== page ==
One thing is certain: alternative fuel options are both varied and complex. For those without a chemistry degree, the following is a brief overview of some of the most common alternative fuel options along with their characteristics and uses:

* Biodiesel
Biodiesel is promoted as a low-polluting diesel alternative that can be made from vegetable oils, rapeseed oil, animal fats and even recycled cooking greases. Available in liquid form, it can be used in any vehicle that currently runs on diesel fuel with no modifications for up to five percent blends. Many engines also are compatible with blends up to 20 percent. Proponents say biodiesel reduces particulate matter and global warming gas emissions compared to conventional diesel; opponents claim that NOx emissions may be increased. Biodiesel is domestically produced and has a fossil energy ratio of 3.3:1, which means that its fossil energy inputs are similar to those of petroleum. Currently, there are approximately 25 states that have biodiesel stations available to the public.

* Electricity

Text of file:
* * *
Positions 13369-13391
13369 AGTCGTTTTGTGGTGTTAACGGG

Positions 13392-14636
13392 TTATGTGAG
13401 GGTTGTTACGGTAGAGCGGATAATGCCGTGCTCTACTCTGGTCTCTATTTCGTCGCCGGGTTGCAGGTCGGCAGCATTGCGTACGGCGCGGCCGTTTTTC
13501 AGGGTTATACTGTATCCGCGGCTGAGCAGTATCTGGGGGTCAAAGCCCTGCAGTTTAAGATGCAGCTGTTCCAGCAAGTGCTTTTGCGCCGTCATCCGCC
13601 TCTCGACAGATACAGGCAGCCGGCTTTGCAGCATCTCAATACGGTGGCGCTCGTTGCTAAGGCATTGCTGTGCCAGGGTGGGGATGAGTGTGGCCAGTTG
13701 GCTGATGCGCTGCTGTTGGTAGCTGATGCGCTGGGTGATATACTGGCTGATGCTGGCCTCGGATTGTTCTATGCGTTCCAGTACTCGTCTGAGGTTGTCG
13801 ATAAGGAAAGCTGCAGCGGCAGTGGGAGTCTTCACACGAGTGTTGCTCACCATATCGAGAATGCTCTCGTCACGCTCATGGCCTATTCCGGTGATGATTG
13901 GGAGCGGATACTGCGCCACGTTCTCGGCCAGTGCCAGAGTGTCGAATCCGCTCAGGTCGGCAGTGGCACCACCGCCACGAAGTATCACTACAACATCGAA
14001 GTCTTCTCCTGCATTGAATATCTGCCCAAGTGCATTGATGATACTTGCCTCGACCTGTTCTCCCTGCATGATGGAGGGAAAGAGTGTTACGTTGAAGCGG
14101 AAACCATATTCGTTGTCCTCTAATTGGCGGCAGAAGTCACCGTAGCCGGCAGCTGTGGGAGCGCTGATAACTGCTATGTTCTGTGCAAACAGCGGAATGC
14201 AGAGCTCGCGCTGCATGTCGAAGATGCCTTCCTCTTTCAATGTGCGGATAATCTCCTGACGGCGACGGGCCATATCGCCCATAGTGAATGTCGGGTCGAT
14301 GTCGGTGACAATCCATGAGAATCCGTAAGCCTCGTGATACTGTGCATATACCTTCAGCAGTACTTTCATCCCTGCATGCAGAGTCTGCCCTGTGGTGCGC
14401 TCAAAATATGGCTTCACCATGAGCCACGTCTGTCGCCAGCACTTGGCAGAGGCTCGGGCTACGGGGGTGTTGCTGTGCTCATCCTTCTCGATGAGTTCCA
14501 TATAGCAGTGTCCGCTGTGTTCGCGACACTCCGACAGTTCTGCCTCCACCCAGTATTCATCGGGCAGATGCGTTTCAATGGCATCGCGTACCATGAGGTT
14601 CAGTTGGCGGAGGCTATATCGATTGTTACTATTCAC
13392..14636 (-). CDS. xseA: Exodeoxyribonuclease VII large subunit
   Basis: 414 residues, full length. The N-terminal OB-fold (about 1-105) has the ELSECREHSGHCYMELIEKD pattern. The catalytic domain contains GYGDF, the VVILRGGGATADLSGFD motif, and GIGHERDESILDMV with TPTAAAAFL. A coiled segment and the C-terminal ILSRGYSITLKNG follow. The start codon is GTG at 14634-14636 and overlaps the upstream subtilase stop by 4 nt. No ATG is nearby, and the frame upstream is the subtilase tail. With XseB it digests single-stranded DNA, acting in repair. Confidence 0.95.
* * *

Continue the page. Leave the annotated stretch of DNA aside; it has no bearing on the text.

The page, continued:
Electricity is considered a fuel when used in electric vehicles because it shifts the burden of pollution control to the electrical supply systems, resulting in much lower emissions per mile traveled. Coal, however, is electricity’s main fuel source; however nuclear, natural gas, hydroelectric and renewable resources also can be used. Electricity is currently used to power neighborhood electric vehicles, bicycles, light-duty vehicles as well as medium and heavy-duty trucks and buses. Proponents of electric vehicles (EVs) cite zero tailpipe emissions; yet some amount of emissions can be contributed to power generation. Most homes, government facilities, fleet garages and businesses have adequate electrical capacity for charging, but special hookups or upgrades may be required. It is estimated that more than 600 electric charging stations are available in California and Arizona.